Google Storyboard

The mobile app transforms videos into single-page comic layouts. It automatically selects interesting video frames, lays them out, and applies one of six visual styles.

Google Maps

The product team added buildings and areas of interest even for smallest cities using satellite and street views photos. Their 3D models are so detailed that you can sometimes see the blades inside the rooftop fans. Looks like Apple does it manually.

Perception Engines

An algorithm by Tom White draws abstract illustrations of real world objects. It's trained on photos and the result is close to usable in real products. It's a part of Google Artists and Machine Learning initiative (read its blog).

Generating custom photo-realistic faces using AI

An experimental tool by Shaobo Guan generates realistic photos of people. You can alter gender, age, race, and some facial details. StyleGAN from Nvidia is one of many similar tools. There's even "Hot or Not"!

This Person Doesn't Exist Sketch Plugin

Stas Kulesh made a plugin that puts AI-generated faces into design mockups. It's a great application of a popular idea. Here's also a website (see similar websites for cats and rentals). Cautionresearchers backtracked these photos to find original people (see the research paper).

Fake It Till You Make It — Face analysis in the wild using synthetic data alone

These faces are actually generated, not just tweaked real photos of people. It's a major privacy risk — researchers backtracked photos from a popular face generator to find original people.


A Figma plugin by Jordan Singer. It generates icons, illustrations, and copy (authors promise more tools).


This text prompt-based generator can refine photos & images.

Adobe Firefly

This Sensei-based tool generates images via text prompt. You can edit it with all the recent methods they announce at the MAX conference.


it promises to generate illustrations in your own style. It needs just 5 examples for training.


This project compares image generation results from popular algorithm-driven tools using the same text prompt.


It can generate 3D objects, animations, and textures via text prompt. You can also stylize them.

Bubble Face

A tool by a comic book publisher can stylize any photo into their visual style.

Dream AI

Abstract art generator via text prompt. It's one of the most spectacular and it's launched before DALL-E-like models.

TikTok Backgounds

They added an option for generative backgrounds for videos. It's a huge audence for the concept.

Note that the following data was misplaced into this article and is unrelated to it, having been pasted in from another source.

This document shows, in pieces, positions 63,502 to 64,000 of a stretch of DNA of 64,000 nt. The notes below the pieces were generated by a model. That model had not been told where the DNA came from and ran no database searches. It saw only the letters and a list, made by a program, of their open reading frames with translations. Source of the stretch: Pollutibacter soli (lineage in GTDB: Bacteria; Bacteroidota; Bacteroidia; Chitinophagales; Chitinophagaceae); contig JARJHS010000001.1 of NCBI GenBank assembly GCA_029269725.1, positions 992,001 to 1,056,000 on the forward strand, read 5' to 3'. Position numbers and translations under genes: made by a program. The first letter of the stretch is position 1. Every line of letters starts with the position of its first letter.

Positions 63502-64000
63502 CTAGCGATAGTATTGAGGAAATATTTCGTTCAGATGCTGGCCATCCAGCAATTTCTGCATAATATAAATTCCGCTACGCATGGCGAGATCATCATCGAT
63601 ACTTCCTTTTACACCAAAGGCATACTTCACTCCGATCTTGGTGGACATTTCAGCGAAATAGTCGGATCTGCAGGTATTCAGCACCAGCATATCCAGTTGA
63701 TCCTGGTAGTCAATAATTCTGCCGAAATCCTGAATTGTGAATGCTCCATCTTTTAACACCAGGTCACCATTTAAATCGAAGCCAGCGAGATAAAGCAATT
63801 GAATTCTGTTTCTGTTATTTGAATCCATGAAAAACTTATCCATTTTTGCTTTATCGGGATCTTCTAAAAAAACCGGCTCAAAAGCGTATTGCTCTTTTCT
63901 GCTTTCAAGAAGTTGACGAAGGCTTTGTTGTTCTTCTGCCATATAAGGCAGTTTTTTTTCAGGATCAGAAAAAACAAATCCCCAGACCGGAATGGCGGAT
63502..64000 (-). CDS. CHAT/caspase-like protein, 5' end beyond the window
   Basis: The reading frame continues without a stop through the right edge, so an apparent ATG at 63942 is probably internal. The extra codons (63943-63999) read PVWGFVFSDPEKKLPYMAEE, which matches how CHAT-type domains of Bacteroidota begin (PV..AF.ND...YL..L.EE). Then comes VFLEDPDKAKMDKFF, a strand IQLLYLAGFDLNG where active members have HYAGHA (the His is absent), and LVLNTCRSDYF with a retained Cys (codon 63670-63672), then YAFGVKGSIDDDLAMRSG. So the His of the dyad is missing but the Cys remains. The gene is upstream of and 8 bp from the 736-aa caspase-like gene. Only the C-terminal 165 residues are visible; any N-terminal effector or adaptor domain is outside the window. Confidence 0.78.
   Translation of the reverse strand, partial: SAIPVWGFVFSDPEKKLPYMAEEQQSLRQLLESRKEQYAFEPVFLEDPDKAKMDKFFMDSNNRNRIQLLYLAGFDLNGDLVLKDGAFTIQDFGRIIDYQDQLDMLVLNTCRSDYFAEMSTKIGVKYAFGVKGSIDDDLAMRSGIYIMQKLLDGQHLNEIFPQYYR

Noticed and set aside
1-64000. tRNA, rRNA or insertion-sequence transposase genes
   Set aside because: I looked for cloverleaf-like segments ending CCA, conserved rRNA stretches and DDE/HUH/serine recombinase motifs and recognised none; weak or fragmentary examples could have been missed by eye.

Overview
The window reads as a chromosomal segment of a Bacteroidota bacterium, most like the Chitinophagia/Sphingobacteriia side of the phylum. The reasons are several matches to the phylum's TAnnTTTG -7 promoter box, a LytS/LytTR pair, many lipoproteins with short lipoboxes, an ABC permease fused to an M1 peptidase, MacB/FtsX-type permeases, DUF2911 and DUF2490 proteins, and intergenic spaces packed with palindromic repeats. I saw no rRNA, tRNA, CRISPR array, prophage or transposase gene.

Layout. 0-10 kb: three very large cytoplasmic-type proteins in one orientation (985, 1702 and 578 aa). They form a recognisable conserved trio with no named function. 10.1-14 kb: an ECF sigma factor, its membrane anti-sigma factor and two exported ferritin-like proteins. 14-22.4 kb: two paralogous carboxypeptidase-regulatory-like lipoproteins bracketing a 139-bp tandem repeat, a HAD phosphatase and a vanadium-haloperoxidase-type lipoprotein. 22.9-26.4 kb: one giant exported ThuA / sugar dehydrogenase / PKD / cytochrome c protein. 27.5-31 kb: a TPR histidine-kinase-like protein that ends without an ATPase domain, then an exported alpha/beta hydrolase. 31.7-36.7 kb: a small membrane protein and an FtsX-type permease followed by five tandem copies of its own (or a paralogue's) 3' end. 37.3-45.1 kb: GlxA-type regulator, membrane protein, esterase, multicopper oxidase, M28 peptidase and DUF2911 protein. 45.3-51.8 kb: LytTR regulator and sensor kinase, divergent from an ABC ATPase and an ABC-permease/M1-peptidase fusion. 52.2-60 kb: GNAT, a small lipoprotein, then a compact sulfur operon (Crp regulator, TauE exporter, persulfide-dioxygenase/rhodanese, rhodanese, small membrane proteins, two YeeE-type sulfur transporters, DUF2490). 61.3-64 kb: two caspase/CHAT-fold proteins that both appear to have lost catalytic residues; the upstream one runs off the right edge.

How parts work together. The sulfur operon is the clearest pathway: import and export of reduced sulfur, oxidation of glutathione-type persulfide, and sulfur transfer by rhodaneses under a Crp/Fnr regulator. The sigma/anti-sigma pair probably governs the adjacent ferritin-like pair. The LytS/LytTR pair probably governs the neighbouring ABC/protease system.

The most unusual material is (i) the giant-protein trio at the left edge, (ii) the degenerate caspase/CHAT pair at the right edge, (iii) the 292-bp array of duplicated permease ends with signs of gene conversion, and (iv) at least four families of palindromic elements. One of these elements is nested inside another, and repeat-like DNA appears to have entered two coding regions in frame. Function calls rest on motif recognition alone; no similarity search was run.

Generated Humans

A huge gallery of generated full size people. They also have gazillion avatars.

Lensa Magic Avatars

A simple way to stylize avatars in one of popular illustration styles. It became possible with DreamBooth technique from Google. Lots of similar tools like Avatar AI & AI Profile Picture Generator exist.

Meta Make-A-Video

Type a rough description of a scene and it will generate a short video matching this text. Google Imagen Video and Nvidia Align Your Latents are similar concepts.


Another tools from OpenAI creates a 3D object via a text prompt. See their other project Shap-E and similar tools like Neural3D.


It helps to generate 3D objects for virtual worlds. You can get a whole series of cars, animals, furniture, or other items that are varied, but still a part of a family.

4. Basics: Typography, Color

Variable Fonts

Parametric typography based on the idea of interpolation from several key variables: weight, width, and optical size. In 2016 it became a part of OpenType format specification. Previously, it was only possible to use variable fonts on the web through hacks or via desktop tools like Robofont.


A tool that helps you to pair fonts using font vectors. Here's another usage of this idea from Kevin Ho who built a Font Map.

Background-Aware Color

A script that changes text color according to the background color.

Yandex Launcher

This Android launcher uses an algorithm to automatically set up colors for app cards, based on app icons.

Huula Typesetter

Huula website constructor did several experiments with auto-suggesting font sizes and page colors. See also CSSToucan.

Adobe Fontphoria

Another Sensei experiment turns any letter image into a glyph, then creates a complete alphabet and font out of it. It can also apply the result to a physical object via augmented reality.

5. Animation

Microsoft Animation Autocomplete

An experimental tool for autocompleting illustrations and animations. Shadow Draw is a similar concept.

Photo Wake-Up

An experimental tool can animate a character from a photo. They can walk out, run, sit, or jump in 3D. See also an experiment from Samsung that makes photos talk.


This tool changes style of the whole video. You can describe new style via text prompt.

1. Content

Anticipatory Design